The Elfving distribution is defined as 
The distribution is named after Finnish statistician and mathematician Gustav Elfving (1908-1984), who described the distribution in 1947 .
In his Biometrika paper, Elfving established a distributional result concerning order statistics. Specifically, he investigates the distribution of the sample range when the samples are drawn from a standard normal distribution. Previous work on exact calculations for finite samples were found to be intractable . Elfving tackled the problem from a different direction, determining the asymptotic distribution of the sample range for large samples.
Elfving Distribution Alternatives
Elfving’s distribution has a distinct disadvantage over other methods, which may be why it’s little discussed outside of a few historical references. While other methods can be expressed directly in terms of the range, Elfving’s formula involves a non-linear transformation of the range, making it a theoretical challenge . For example, Gumbel’s method  leads to the same results as Elfving’s distribution; however, Gumbel’s method requires no knowledge of sample size, the analytical form of the initial distribution, or numerical values of the distribution’s parameters.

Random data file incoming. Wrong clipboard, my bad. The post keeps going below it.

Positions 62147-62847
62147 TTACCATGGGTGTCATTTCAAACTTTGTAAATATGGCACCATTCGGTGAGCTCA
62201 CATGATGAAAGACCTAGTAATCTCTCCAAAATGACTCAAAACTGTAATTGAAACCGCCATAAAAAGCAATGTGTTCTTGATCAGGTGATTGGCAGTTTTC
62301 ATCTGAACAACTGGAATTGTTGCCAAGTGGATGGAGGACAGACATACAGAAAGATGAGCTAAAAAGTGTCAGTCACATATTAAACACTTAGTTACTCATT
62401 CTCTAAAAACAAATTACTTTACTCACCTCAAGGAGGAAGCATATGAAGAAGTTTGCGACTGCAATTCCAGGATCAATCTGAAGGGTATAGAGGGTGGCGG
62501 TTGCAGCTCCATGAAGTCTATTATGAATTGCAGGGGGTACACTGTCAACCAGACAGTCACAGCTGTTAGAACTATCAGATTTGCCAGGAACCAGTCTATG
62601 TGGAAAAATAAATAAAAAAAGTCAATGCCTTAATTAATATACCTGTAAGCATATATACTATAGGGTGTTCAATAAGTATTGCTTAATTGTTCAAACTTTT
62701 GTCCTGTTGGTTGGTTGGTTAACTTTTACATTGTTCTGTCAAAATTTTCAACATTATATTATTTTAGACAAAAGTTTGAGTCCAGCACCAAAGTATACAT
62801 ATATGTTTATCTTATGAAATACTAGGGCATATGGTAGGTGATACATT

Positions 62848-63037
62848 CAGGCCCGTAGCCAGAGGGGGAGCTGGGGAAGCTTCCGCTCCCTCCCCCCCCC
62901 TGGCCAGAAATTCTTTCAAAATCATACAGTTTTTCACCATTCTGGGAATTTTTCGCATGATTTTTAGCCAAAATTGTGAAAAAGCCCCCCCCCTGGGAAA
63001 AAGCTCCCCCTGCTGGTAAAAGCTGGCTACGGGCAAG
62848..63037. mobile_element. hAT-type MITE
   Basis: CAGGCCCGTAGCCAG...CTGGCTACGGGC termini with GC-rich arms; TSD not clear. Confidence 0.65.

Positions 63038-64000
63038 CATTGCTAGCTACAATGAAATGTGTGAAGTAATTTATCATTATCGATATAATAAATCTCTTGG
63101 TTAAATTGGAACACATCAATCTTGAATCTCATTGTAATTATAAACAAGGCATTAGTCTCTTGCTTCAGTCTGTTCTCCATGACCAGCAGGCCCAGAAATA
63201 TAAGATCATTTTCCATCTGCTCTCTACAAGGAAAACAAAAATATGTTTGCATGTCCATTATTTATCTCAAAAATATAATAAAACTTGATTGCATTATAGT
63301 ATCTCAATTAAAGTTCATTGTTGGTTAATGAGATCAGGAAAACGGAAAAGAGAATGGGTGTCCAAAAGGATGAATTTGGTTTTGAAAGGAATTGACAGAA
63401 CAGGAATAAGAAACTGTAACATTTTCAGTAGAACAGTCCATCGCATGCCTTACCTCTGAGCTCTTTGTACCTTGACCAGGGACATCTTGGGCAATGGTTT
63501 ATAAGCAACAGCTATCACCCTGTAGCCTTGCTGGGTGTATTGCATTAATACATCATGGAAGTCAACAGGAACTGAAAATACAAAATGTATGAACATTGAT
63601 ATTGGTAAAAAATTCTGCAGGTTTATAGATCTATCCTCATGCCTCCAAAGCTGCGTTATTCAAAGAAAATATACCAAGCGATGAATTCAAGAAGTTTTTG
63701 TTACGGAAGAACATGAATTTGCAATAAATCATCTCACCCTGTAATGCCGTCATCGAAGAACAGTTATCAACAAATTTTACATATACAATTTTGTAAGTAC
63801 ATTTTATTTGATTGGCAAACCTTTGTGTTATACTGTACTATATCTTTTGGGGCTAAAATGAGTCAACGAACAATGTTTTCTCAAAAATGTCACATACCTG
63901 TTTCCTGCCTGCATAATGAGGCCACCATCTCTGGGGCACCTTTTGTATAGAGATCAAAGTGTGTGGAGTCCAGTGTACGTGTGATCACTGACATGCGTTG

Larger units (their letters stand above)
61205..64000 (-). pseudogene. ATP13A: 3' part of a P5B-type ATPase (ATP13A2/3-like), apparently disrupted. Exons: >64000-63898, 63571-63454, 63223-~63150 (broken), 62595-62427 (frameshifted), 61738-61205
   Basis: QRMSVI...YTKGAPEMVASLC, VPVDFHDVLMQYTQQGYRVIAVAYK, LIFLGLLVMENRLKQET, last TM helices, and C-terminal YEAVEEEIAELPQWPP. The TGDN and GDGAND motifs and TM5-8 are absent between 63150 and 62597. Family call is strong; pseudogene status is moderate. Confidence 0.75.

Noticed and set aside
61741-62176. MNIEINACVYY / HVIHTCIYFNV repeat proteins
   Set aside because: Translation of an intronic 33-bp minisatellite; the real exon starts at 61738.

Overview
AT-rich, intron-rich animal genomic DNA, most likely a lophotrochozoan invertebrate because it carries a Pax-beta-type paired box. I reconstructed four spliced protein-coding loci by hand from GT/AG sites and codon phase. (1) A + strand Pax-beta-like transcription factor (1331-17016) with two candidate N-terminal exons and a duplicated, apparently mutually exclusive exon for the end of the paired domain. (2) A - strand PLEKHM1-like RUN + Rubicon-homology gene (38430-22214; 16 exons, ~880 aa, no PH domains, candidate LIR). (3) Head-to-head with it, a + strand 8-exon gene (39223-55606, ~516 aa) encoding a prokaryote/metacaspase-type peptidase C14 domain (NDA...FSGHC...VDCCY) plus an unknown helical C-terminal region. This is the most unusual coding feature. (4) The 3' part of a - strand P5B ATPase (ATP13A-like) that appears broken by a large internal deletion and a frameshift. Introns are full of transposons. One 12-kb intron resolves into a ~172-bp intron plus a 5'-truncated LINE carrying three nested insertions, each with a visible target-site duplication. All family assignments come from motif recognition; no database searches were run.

Haight, F. (1958). Index to the Distributions of Mathematical Statistics. National Bureau of Standards Report.
 Elfing, G. (1947). The asymptotical distribution of range in samples from a normal population. Biometrika 34 111–119.
 Nordstrom, K. (1999). The Life and Work of Gustav Elfving. Statistical Science. Vol. 14, No. 2, 174-196.
 Cox, D. R. (1948). A Note on the Asymptotic Distribution of Range. Biometrika, 35(3/4), 310–315. https://doi.org/10.2307/2332353
 Gumbel, E. (1949). Probability tables for the range. Biometrika, 36: 142-148.